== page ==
Family lawyer organisation, Resolution, has issued two joint notes to assist family lawyers in England and Wales ahead of the end of the Brexit transition/implementation period at 11 pm on 31 December...
Meta Title :‘Clare’s Law’ to become national scheme
Meta Keywords :family law, domestic violence
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Nov 27, 2013, 02:36 AM
Article ID :104193
A scheme known as Clare's Law, officially referred to as the Domestic Violence Disclosure Scheme, named after Clare Wood who was murdered by her ex-boyfriend in 2009, will come into force from March 2014. It follows a successful 14-month pilot conducted in four police force areas, which provided over 100 people with information on potentially violent partners.
The law will allow people who are worried about their partners' violent past to be able to ask police to check their criminal records. Clare Wood met her ex-boyfriend on Facebook and was unaware of his history of violence towards women. Her father speculated that the scheme could have saved her life.
In a written statement to the House of Commons Home Secretary, Theresa May, said: ‘Domestic abuse shatters lives - Clare's Law provides people with the information they need to escape an abusive situation before it ends in tragedy.
‘The national scheme will ensure that more people can make informed decisions about their relationship and escape if necessary.'
The Domestic Violence Disclosure Scheme has two functions, the ‘right to ask,' which enables someone to ask the police about a partner's previous history of domestic violence or violent acts, and the ‘right to know,' where police can proactively disclose information in prescribed circumstances.
Refuge, a charity which helps victims of domestic violence, is opposed to the implementation of the law. Its chief executive, Sandra Horley, has voiced concern that whilst it may help a few individuals it is unlikely to help the vast majority.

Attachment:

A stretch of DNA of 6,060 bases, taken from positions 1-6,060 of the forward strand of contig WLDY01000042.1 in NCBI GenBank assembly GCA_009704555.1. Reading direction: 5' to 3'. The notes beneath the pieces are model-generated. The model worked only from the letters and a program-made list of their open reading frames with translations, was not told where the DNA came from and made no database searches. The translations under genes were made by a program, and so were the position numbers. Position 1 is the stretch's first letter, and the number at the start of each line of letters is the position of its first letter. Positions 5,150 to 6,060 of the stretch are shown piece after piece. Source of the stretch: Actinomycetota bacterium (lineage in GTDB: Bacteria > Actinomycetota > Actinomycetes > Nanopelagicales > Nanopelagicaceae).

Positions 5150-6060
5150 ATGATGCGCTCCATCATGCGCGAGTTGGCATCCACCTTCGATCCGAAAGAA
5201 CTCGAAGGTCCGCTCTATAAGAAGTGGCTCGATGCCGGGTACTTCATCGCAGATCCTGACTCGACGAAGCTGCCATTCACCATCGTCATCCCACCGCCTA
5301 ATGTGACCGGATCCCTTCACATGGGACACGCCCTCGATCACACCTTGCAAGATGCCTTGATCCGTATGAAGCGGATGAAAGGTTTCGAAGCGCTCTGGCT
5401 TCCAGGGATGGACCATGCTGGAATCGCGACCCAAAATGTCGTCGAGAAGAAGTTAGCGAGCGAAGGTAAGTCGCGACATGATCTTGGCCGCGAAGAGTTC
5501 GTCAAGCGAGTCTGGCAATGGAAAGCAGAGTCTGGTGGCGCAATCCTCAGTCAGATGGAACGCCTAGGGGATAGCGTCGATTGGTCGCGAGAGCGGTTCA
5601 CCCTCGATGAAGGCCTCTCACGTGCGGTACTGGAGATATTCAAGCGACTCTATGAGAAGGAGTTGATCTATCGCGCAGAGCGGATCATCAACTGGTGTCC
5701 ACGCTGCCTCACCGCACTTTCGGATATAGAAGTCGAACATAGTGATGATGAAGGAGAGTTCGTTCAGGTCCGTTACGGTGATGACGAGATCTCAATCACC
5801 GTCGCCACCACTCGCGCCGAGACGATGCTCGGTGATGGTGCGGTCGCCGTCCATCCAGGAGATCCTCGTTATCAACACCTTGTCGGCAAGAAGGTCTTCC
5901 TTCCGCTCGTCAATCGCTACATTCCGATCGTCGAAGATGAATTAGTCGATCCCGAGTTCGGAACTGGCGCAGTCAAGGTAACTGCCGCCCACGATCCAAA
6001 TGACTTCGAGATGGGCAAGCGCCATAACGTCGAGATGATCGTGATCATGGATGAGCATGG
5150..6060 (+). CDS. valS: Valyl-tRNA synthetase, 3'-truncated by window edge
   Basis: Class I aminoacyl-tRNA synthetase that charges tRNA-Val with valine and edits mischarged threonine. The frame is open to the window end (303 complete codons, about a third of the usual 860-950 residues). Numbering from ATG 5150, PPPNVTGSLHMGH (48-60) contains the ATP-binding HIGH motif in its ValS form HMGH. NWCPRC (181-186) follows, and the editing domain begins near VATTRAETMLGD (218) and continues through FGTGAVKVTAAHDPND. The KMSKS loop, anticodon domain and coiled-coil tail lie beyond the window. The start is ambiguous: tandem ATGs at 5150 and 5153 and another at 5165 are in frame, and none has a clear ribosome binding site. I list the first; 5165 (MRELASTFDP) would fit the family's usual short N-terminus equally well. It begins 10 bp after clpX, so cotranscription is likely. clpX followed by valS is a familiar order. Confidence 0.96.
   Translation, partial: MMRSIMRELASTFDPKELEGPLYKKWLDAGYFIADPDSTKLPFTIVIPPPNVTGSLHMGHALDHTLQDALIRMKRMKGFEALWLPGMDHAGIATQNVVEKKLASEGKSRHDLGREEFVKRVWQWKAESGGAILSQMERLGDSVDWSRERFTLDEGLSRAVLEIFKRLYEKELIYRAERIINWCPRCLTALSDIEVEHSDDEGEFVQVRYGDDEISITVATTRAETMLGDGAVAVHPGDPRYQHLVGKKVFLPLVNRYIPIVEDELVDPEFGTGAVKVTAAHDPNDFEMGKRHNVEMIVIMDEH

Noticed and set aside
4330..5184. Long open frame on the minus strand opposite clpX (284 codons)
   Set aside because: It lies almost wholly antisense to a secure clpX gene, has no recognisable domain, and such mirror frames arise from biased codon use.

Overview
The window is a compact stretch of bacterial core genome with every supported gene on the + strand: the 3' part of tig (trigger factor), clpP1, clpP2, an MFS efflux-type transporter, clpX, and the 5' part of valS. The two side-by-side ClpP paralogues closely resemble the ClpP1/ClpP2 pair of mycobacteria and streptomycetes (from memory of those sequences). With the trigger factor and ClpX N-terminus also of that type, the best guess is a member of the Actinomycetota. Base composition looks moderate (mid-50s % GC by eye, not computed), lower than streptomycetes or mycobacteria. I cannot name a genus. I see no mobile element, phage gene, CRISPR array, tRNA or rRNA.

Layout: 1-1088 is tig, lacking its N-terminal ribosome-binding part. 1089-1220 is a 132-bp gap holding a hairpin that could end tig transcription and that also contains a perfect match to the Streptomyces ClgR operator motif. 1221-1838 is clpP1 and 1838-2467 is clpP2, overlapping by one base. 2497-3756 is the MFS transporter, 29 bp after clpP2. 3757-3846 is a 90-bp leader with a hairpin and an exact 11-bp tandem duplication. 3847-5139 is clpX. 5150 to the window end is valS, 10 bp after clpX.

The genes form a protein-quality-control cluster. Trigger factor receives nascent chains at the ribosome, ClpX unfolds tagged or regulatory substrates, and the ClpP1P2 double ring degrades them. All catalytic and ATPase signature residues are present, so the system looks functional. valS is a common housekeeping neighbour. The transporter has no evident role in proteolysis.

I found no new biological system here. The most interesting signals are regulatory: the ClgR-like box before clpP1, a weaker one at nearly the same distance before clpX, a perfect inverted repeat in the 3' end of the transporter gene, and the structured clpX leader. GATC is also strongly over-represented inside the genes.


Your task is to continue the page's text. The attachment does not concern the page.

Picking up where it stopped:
‘Clare's Law sounds good on paper, but in reality it will do very little to help the hundreds of thousands of women and children who experience domestic violence in this country', Ms Horley commented.
She added that the law could potentially be counter-productive: ‘Domestic violence is also chronically under-reported, with only 23% of victims reporting their experiences to the police. This means that the vast majority of perpetrators are never known to the police. If a woman inquires about her partner under the new disclosure scheme, she may be told that he has no history of violence, she may then believe that she is safe, but this does not necessarily mean that she will be safe - possibly quite the reverse.'
However, the Victim Support charity welcomed the plans stating that timing is key and early intervention is vital before domestic violence starts. Its chief executive, Javed Khan, commented that it is important to give people the ‘support they need both before and after a disclosure has been made, so they can make an informed choice about what to do next'.